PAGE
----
Sverdrup was born at Laugen manor in Nærøy as a son of landowner Peter Jacob Sverdrup (1728–1795) and his wife Hilleborg Margrethe Schultz (1743–1828). He was the brother of Georg Sverdrup. He was also a nephew of Jørgen Jørgensen Sverdrup.
He was married twice. From August 1801 he was married to Gundelle Birgitte Jean, who died in December 1820). In March 1826 he married Nicoline Schjelderup (1789–1840). From the first marriage he had the sons Harald Ulrik Sverdrup and Johan Sverdrup. The latter served as Prime Minister of Norway from 1884 to 1889. Through Harald Ulrik Sverdrup he was the grandfather of Jakob Sverdrup, Harald Ulrik Sverdrup, Jr, Georg Sverdrup and Edvard Sverdrup. Through his daughter Livia Sverdrup he was a grandfather of Jonas Smitt, Jakob Sverdrup Smitt and Livius Smitt. He was also a great-grandfather of Jakob Sverdrup, Georg Johan Sverdrup, Harald Sverdrup and Leif Sverdrup.
The son of landowners, Sverdrup embarked on an academic career. After attending school in Throndhjem from 1792, he enrolled at the University of Copenhagen in 1794. He mainly studied botany, but also language and history. He worked as a private tutor and teacher in Denmark after studying, but returned to Norway in 1807, the same year as the Gunboat War broke out. While working as headmaster in Kongsberg, he practiced horticulture on the school property. Herman Wedel-Jarlsberg, who was County Governor, hired him as manager Jarlsberg manor in 1812. In addition to horticultural and agricultural improvements at Jarlsberg, Sverdrup set dairy farming. In 1815 a cheese factory was established. The name Jarlsberg was later used for Jarlsberg cheese, which was first developed by Anders Larsen Bakke in the second half of the eighteenth century, and got its current design in 1956.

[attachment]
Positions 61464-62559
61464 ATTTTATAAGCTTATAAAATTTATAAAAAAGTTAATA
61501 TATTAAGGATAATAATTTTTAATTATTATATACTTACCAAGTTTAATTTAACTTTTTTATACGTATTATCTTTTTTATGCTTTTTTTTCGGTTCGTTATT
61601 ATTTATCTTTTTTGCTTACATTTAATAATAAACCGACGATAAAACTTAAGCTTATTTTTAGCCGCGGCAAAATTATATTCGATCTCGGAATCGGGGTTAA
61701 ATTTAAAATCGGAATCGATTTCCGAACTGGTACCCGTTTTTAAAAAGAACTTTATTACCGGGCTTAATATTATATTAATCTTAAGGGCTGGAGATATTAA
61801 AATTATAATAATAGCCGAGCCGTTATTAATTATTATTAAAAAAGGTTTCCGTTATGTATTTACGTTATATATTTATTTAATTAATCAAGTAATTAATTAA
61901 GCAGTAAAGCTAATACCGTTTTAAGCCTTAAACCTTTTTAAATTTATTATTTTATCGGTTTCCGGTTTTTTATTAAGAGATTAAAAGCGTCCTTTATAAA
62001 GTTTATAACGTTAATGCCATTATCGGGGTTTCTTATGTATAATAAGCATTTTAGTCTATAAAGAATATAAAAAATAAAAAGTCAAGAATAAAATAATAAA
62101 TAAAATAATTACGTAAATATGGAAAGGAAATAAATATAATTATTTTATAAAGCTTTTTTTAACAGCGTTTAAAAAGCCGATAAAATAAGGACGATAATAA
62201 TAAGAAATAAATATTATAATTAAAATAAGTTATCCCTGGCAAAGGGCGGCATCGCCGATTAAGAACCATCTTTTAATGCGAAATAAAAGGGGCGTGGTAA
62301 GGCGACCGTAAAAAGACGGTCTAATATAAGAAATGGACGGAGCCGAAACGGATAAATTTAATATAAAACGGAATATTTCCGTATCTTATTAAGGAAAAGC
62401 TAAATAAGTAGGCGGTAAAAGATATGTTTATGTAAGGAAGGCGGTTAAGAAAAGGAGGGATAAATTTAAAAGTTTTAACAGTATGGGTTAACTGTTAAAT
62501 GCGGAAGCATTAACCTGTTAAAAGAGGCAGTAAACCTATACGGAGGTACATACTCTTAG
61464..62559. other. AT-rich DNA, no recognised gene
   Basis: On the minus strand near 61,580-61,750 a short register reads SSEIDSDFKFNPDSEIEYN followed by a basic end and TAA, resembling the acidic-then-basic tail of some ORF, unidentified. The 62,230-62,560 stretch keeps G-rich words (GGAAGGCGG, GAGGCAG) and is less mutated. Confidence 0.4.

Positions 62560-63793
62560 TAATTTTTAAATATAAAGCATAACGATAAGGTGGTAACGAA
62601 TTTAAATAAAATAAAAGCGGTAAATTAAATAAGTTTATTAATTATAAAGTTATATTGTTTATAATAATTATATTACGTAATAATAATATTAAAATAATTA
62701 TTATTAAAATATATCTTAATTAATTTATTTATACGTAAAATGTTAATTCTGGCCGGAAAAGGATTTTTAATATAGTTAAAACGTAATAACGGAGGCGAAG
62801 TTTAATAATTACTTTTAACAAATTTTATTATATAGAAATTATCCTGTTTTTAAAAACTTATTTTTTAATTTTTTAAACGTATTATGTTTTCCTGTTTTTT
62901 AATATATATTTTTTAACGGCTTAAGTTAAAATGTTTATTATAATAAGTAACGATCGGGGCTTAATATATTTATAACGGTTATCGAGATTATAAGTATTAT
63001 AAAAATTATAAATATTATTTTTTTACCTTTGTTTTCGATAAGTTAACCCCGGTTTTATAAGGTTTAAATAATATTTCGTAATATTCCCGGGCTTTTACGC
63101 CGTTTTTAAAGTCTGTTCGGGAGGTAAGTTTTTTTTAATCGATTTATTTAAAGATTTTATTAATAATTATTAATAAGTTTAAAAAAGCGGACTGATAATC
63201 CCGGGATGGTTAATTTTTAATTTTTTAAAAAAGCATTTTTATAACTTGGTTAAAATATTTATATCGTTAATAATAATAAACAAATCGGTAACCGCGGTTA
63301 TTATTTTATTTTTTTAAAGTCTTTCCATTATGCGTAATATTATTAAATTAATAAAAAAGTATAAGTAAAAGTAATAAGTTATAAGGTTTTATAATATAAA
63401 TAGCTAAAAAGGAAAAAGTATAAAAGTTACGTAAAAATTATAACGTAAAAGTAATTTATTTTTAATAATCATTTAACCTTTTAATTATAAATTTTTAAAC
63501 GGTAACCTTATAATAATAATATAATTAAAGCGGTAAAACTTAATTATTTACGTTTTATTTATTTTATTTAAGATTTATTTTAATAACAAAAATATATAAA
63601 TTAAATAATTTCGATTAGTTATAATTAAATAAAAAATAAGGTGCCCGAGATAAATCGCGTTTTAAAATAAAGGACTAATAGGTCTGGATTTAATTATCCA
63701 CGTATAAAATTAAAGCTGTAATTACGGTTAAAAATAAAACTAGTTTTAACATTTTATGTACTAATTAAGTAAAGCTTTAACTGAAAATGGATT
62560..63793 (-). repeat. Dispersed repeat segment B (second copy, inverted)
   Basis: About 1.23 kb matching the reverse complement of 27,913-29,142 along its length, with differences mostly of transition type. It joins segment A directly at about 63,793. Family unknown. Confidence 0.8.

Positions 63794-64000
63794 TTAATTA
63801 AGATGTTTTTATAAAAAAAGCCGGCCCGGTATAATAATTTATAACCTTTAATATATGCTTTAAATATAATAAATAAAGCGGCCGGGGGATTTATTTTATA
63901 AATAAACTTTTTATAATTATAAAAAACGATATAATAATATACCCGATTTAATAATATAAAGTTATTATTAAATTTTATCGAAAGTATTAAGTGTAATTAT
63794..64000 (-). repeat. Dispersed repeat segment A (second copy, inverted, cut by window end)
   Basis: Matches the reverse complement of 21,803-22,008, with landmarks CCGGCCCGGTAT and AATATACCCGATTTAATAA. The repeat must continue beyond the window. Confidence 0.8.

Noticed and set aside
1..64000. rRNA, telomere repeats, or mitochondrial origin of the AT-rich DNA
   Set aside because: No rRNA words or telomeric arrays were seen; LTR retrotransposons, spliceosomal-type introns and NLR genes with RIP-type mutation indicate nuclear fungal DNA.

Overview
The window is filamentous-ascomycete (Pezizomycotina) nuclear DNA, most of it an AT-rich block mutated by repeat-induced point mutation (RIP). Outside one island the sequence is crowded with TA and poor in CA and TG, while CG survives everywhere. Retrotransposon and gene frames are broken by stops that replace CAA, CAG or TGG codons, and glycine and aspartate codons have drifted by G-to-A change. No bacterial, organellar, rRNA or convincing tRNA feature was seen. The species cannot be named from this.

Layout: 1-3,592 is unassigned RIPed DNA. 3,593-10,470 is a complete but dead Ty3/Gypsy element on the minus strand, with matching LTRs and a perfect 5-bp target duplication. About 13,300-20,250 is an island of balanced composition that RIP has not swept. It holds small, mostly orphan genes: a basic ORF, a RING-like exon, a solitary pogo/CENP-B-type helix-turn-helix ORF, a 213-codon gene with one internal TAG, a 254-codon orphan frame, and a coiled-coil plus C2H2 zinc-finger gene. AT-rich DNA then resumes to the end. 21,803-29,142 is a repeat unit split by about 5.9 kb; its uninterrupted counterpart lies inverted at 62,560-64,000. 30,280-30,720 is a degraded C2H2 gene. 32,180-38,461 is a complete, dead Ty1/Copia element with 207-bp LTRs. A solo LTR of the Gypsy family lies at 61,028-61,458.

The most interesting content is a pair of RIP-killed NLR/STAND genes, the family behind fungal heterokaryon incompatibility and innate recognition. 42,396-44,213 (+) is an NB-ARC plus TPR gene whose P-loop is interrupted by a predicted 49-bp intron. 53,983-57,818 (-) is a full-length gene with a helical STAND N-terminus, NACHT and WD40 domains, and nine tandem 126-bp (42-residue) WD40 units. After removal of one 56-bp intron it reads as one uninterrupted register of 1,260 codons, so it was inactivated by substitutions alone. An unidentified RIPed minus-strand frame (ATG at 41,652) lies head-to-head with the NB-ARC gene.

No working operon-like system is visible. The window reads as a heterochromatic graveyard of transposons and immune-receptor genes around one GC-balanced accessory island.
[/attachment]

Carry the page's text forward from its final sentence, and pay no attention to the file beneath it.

In 1825 Sverdrup left Jarlsberg, and bought the farm Nedre Semb in Borre. In the same year he established an agricultural school at this farm, which is recognized as the first of its kind in Scandinavia. A blacksmith and a tool shed were raised as well. The school was not attended chiefly by sons of proprietors, rather by sons of farmers. The theoretical aspect of the education was downplayed in favor of the practical. Nonetheless, Sverdrup also monitored European academic discussions in his field, especially the writings of Albrecht Thaer. Sverdrup published several books, contributed to newspapers and edited the magazines Magazin for Landmanden from 1828 to 1832 and Den erfarne Landmand from 1837 to 1839.
From 1835 to 1840 he was employed by Georg Sverdrup's brother-in-law as manager of Fritzøe Works. His son Peter Jacob continued his work, but the funding for Sem Agricultural School was cut by the Norwegian Parliament in 1836. However, other agricultural schools soon appeared, including schools in Sweden (1834) and Denmark (1837). The Norwegian College of Agriculture followed in 1854. Sverdrup died in May 1841 near Larvik. A bust of Jacob Liv Borch Sverdrup was raised at the Norwegian College of Agriculture in 1925.
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